Ice fishing is becoming more popular every year world wide. Whether you enjoy the fact that you can reach your favorite fishing spot without a boat, set up over areas of structure that offer the best fishing or you simply enjoy the fun of being with friends and family, one thing that everyone should take very seriously is ice fishing safety. check fishing rope The following are some ice fishing safety tips that will keep your friends and family safe during the ice fishing season.
First, always check as to how thick the ice is. If someone else is already fishing ask them how thick the ice is where they are fishing at, just because someone else is fishing does not mean the ice is of a safe thickness. I’ve seen people fishing on 2 inches of ice before. You should never fish on less than 3 inches of ice. If no other fishermen are present drill a hole with your ice drilling equipment several feet from shore.
You can either tie a rope to a solid object or have someone hold a rope while you are checking the ice thickness, don’t wait until you’re at the middle of the lake to check on the thickness of the ice. This is especially true of night fishing when it’s difficult to see.
Be wary of snow on the ice as this can affect the ice structure. Honey combing can take place weakening the ice even if it is several inches or feet thick.
Be cautious of early winter ice or late winter ice if temperatures become unseasonably warm. There are stories every year of ice fishermen becoming stranded on ice flows that are surrounded by water. Just because the ice extends to the shoreline in the morning or at night when temperatures are freezing doesn’t mean that the ice won’t melt along the shore by midday.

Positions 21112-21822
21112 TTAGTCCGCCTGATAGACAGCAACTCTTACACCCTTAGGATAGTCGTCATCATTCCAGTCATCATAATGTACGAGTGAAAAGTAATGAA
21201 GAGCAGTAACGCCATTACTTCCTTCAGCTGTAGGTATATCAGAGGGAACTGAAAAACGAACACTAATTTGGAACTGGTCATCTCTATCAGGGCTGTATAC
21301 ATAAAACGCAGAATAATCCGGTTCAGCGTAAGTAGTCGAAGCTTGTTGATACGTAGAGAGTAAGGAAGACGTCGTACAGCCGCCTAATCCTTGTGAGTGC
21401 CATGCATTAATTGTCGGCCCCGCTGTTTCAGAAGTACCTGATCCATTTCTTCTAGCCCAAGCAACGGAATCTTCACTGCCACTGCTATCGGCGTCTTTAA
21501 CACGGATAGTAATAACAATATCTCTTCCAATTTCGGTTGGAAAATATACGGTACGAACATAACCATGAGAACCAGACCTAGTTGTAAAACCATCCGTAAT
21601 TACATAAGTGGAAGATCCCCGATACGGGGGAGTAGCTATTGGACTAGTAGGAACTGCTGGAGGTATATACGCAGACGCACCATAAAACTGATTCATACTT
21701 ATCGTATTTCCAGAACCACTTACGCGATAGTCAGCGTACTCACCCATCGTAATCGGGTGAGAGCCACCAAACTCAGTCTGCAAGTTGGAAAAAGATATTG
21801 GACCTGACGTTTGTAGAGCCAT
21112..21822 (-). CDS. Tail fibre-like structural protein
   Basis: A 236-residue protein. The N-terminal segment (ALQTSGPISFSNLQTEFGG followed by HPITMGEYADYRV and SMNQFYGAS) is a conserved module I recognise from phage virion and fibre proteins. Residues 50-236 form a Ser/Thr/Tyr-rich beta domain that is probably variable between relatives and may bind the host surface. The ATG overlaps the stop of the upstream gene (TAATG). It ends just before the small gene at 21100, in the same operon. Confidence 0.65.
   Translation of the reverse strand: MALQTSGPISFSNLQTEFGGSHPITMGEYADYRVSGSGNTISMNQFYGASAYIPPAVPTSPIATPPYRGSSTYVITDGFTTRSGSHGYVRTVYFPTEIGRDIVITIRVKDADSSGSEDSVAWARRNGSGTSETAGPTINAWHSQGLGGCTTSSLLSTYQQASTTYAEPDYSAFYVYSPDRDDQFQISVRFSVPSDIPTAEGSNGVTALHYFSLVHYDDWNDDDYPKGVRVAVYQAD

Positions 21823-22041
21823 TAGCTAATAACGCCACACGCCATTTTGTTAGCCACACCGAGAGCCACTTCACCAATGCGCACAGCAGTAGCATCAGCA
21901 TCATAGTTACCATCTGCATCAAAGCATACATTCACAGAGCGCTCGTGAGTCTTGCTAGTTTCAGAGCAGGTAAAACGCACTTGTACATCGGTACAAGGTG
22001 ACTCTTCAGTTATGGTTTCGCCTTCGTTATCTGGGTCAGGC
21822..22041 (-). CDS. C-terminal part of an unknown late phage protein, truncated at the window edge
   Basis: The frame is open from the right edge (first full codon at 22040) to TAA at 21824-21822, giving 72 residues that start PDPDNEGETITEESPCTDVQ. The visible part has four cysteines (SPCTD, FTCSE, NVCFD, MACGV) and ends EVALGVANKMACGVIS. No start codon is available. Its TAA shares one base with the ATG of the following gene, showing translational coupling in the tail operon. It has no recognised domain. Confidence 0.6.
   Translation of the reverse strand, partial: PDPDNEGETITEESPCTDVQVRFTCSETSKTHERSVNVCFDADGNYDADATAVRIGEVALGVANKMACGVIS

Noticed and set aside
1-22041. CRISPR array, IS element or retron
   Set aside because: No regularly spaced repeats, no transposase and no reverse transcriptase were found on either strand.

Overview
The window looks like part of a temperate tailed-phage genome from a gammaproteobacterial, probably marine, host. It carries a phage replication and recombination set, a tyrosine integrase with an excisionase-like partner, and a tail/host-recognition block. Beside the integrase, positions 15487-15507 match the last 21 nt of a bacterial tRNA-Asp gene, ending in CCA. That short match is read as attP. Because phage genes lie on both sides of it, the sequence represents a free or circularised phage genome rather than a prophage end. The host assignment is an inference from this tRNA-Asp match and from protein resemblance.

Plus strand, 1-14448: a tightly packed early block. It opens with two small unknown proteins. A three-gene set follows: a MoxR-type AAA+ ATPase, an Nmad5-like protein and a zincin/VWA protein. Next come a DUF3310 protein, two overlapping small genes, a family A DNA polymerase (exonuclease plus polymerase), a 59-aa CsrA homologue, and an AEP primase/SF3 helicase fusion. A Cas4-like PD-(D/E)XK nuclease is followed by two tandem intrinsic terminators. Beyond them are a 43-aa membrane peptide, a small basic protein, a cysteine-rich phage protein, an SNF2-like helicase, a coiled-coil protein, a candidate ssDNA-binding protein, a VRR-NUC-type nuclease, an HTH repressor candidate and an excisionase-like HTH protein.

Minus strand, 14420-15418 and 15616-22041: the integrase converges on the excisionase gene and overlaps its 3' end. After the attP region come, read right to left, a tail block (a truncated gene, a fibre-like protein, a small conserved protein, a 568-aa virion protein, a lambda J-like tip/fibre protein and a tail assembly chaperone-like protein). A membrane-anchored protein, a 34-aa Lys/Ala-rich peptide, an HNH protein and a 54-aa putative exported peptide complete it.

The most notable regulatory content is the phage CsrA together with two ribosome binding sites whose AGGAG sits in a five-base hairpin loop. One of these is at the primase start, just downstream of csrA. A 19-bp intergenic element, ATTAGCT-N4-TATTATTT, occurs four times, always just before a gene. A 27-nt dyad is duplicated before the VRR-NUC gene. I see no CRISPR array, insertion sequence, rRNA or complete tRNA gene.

Don’t take unnecessary risks where there is open water or where there are springs, many springs are warmer than the rest of the lake, warm springs can cause porous honey combed ice leaving a thin shell of ice over the affected area. Also building a fire on the ice can be dangerous as well, if you would like a fire to warm yourself build the fire on the shoreline. Also avoid ares where creeks or streams enter and leave the lake.
Don’t drive vehicles out on to the lake. Every year vehicles including snowmobiles and all terrain vehicles fall through the ice, most of the time people are lucky, unfortunately some are not so lucky. There are deaths every year from vehicles going through the ice. If you feel you have to drive out on to the lake be prepared for an emergency situation, roll your windows down and be prepared to get out of the vehicle immediately if you go through the ice, don’t try to back the vehicle out if the lake! What’s more important: your life and the lives of your family and friends or a vehicle?
If you fall into open water or the ice breaks stay calm and try to swim out. Swimming helps your body rise up out of the water somewhat, hopefully allowing you to get onto firm ice. Once on the ice kick with your feet and use ice claws to pull yourself out of the water or your fishing partner can throw you a rope (you did bring ice claws and rope, right)?